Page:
Newly Diagnosed as Stage 4

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Severe abdominal pain sent me to emergency room on 11/19/16.  CT showed some " spots" on liver.  Biopsy indicated cancer and was told it was ovarin and had sigmoid colon perforation.  Had radical hysterehysterectomy and bowel resection on 12/13/16.  After surgery was told cancer was actually uterine.  Sent home and appointment with oncologist set for 1/23/17.  I have been pretty calm and pragmatic up to now, but thoughts of treatment are freaking me out.  All stats give Grim prognosis for stage 4 and I am reluctant to give up what time I have left to suffering through chemo and radiation.  What if I refuse treatment?  Or only Accept targeted low dose.  Drs sell chemo but I do not trust Drs unquestionably.  I want to live as long as I can but I do not want to sacrifice quality.  I mean I do not want to extend my life if that time is spent suffering through painful treatment.

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  • ConnieSW
    ConnieSW Member Posts: 1,685 Member
    edited January 2017 #2
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    Kinkymarie

    I'm sorry you need to join our group but so glad you found us.  We can help.  You will learn a lot by going back and reading old posts while you wait for the rest to answer your specific questions.  To start let me assure you that there IS hope.  As far as treatment goes,  I would dare to say most of us found chemo very doable and worth it.  I didn't have radiation except for brachytherapy so I can't speak to that.  Things won't be the same but its possible to have a good quality of life and the timeline is unknown, just as it is for everyone.  its not time give up.

  • MAbound
    MAbound Member Posts: 1,168 Member
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    Hi Kinky Marie, I'm so glad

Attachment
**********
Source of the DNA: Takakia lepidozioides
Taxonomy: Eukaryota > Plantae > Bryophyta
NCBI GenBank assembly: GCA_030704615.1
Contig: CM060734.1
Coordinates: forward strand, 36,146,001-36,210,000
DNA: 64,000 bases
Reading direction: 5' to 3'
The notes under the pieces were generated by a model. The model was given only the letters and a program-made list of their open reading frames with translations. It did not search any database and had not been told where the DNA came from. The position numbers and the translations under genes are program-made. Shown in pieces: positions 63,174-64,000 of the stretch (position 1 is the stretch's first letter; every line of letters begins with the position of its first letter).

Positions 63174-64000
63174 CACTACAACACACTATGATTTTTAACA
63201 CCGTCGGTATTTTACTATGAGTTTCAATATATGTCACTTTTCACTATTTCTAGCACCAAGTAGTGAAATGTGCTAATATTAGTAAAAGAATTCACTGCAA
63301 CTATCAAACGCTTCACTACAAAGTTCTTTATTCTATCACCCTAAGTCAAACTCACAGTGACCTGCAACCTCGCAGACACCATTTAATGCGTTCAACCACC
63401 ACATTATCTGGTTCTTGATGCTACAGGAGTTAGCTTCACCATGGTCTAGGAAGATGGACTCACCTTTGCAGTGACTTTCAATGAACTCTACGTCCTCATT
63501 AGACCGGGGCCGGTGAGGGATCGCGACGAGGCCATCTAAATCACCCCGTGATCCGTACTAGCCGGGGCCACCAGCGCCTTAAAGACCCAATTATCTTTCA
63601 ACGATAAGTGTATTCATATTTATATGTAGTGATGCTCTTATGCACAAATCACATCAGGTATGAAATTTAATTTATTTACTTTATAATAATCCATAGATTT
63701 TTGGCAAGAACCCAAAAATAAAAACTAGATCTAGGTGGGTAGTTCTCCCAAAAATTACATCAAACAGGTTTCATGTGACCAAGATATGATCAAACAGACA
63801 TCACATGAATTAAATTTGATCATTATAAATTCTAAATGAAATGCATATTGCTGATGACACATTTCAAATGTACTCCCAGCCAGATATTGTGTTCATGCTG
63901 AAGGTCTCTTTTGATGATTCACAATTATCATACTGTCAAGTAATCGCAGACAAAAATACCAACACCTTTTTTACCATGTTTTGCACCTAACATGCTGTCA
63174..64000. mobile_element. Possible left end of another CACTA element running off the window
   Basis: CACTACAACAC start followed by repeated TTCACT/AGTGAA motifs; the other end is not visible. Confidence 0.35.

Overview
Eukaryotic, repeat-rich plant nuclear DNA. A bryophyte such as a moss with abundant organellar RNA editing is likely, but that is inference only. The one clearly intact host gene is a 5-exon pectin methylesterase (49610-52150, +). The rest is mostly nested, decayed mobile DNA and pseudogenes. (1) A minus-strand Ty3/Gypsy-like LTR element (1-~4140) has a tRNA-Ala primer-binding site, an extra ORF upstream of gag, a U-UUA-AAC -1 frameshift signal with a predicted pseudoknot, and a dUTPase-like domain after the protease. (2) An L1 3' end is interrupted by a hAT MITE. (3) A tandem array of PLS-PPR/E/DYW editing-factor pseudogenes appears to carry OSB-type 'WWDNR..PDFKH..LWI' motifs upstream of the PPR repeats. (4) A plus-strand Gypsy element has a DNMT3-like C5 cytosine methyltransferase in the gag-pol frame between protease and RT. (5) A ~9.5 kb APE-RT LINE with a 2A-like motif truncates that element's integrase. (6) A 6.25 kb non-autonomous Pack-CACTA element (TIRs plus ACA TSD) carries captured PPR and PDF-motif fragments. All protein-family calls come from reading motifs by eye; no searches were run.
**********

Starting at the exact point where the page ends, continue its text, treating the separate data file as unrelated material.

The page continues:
Hi Kinky Marie, I'm so glad you found us but very sorry that you needed to. This is the place to be to get information and support from ladies who really "get" your fears and concerns.

    You've been through an awful lot already and it's understandable that not knowing how much more you need to go through is scary, but I would suggest you put away most of your preconcieved notions about what treatment going forward is going to be like and not give up on it just yet. The science has really come a long way in just the past 5 years or so and how you experience it probably won't be anything like any of the stories you're probably being told by friends and family about people they've known having cancer. There's a lot of variables involved so each of us is unique and all of the statistics you've probably read or heard about are just numbers that really don't mean anything. It's a lot more doable than you think it is; the biggest thing is that it's done over a period of months and you and your family need to be prepared for this taking up a big part of your life for awhile. 

    You are not alone with being diagnosed with stage 4 cancer and I'm sure there will be other ladies coming along in a while who were similarly diagnosed who will share their stories and advice with you. My first piece of advice would be to get and keep copies of your medical records since you went to the emergency room. They'll come in real handy as time goes on, so it's good to get them ahead of time.

    As to your mistrust of doctors, it's not a bad thing because it's not realistic to expect any one doctor to know it all. That's one of the reasons you want your records. You will probably be asking for 2nd and even 3rd opinions, see more specialists than just your surgical oncologist, and possibly even look into integrative medicine as time goes on. It takes a village and now you have us to be a part of yours. 

     

  • TeddyandBears_Mom
    TeddyandBears_Mom Member Posts: 1,814 Member